AuPS Logo Programme
Previous Next PDF

The P2X7 receptor and its genetic variants; relation to mood disorders

J.S. Wiley, L. Stokes, S.J. Fuller, R. Sluyter, K.K. Skarratt and B.J. Gu, Department of Medicine, University of Sydney, Nepean Hospital, Penrith, NSW 2750, Australia. (Introduced by David Adams)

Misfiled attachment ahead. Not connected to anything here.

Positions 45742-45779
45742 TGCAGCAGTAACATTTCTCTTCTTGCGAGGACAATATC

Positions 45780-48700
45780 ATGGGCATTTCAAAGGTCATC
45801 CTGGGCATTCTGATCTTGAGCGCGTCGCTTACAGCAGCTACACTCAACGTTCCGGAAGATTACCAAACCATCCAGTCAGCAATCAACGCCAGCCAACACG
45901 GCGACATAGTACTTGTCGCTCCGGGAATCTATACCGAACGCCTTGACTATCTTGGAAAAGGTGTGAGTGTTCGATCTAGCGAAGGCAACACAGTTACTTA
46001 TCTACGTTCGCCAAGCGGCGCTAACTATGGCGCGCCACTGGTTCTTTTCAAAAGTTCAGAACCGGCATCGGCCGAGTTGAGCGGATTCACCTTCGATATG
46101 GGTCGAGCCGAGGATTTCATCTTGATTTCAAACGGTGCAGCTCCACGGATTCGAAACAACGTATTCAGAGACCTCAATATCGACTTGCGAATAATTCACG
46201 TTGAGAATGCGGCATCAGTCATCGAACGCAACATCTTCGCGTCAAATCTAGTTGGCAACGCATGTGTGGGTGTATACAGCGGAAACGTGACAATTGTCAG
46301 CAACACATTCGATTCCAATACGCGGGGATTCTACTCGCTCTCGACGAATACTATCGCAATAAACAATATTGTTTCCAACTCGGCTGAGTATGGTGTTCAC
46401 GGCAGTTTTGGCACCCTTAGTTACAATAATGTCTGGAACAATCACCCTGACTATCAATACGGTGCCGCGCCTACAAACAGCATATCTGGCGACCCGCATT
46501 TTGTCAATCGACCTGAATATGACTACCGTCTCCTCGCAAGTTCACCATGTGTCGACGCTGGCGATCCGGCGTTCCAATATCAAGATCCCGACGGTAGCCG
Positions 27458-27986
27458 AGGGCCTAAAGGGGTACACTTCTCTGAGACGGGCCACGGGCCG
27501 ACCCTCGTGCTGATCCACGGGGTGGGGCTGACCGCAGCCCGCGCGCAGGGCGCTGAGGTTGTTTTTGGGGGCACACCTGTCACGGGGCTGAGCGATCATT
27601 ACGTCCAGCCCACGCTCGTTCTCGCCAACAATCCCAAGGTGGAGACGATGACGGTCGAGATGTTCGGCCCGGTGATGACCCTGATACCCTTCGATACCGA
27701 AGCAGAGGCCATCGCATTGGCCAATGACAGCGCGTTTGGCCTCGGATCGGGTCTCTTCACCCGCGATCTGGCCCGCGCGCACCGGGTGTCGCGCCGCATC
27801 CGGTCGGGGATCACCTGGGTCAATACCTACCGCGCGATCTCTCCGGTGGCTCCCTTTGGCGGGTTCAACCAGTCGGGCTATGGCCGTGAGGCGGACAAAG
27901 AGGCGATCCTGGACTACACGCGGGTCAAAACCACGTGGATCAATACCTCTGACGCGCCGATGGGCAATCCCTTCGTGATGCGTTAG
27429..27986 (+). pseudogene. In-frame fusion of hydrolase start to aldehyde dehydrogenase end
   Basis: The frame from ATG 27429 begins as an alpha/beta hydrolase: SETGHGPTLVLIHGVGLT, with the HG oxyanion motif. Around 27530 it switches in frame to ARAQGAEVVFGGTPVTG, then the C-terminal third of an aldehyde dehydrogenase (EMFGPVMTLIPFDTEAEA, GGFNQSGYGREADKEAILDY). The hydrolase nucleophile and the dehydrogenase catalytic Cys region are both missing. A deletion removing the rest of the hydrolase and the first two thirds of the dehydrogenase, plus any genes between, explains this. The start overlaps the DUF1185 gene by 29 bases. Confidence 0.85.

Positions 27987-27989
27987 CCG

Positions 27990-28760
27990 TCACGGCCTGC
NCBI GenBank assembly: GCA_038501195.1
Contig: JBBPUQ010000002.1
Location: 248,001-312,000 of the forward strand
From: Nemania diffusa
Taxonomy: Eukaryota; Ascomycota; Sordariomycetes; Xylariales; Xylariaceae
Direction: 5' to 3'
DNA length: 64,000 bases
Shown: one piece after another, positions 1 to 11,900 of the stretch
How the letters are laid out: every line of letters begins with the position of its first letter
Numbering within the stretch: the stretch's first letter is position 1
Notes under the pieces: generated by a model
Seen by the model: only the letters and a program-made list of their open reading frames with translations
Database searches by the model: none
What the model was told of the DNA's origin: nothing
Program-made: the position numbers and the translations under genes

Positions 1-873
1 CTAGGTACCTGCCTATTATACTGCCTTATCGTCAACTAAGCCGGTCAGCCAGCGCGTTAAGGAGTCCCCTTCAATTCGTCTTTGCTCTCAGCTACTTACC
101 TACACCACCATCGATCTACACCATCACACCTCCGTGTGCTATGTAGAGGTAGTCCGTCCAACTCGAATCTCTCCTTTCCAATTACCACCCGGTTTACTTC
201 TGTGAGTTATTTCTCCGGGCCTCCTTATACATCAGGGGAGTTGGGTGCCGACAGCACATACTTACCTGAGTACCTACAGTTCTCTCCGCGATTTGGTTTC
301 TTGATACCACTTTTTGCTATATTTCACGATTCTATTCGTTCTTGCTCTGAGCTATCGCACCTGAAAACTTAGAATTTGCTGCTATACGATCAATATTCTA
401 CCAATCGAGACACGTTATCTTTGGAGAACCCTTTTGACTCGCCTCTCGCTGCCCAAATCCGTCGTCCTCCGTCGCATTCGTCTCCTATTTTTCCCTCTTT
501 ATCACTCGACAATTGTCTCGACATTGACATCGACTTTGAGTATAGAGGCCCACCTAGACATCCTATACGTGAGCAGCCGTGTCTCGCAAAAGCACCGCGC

The P2X7 receptor is a ligand-gated cation channel which is activated by extracellular ATP and which is highly expressed in monocyte-macrophages as well as microglia of the central nervous system. P2X7 is a two-transmembrane receptor with intracellular amino and carboxyl termini and is present as a trimer in cell membranes. Prolonged exposure to ATP induces a larger permeability state (dilated channel or pore) which allows influx of the large fluorescent cation, ethidium (314 Da) and which is used to measure receptor function. The P2X7 receptor is regarded as a pro-inflammatory receptor since its activation initiates a cascade of downstream signalling events including processing and secretion of interleukin-1β and interleukin-18 from macrophages and microglia. The P2RX7 gene resides on human chromosome 12q24.31, a region which has been associated with bipolar and depressive disorders in genetic linkage studies. The gene is highly polymorphic with at least 12 non-synonymous single nucleotide polymorphisms (SNPs) which change the function of the receptor. Recently three independent case-control studies from Canada, Germany and the UK have identified a SNP at nucleotide 1405 A>G in the gene which is strongly associated with both bipolar and major depressive disorders. This SNP is present in about 15% of the Caucasian population and changes Glutamine-460 to Arginine in the long carboxyl tail of the receptor but the function of this polymorphic variant is not known. We have genotyped over 3000 subjects to examine the linkage disequilibrium of the 1405 SNP with other functional polymorphisms in the gene. Site directed mutagenesis was used to introduce mutations into a human P2X7 plasmid both in isolation and in combination to recreate the 1405 G haplotypes found in the population. In isolation the Gln-460 to Arg mutation reduces P2X7 function but in combination with certain other mutations a dramatic increase in ATP-induced ethidium uptake is seen, suggesting that the 1405 variant may confer gain-of-function on the P2X7 receptor and this predisposes to bipolar disorders.